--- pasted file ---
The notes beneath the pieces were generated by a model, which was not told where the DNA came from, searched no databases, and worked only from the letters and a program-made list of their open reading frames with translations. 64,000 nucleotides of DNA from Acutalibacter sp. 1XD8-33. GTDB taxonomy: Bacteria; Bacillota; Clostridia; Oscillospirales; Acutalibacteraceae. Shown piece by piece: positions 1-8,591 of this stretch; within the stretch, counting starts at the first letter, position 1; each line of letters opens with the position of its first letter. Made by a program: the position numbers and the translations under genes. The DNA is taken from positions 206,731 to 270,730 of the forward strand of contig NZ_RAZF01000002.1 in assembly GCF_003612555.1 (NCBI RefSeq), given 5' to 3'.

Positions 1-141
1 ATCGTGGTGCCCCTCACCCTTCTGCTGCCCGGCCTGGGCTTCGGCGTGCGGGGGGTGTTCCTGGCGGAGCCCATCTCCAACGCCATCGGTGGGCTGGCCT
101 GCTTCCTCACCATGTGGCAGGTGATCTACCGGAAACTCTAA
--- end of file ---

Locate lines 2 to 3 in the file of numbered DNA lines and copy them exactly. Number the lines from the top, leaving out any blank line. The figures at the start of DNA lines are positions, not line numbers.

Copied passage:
Positions 1-141
1 ATCGTGGTGCCCCTCACCCTTCTGCTGCCCGGCCTGGGCTTCGGCGTGCGGGGGGTGTTCCTGGCGGAGCCCATCTCCAACGCCATCGGTGGGCTGGCCT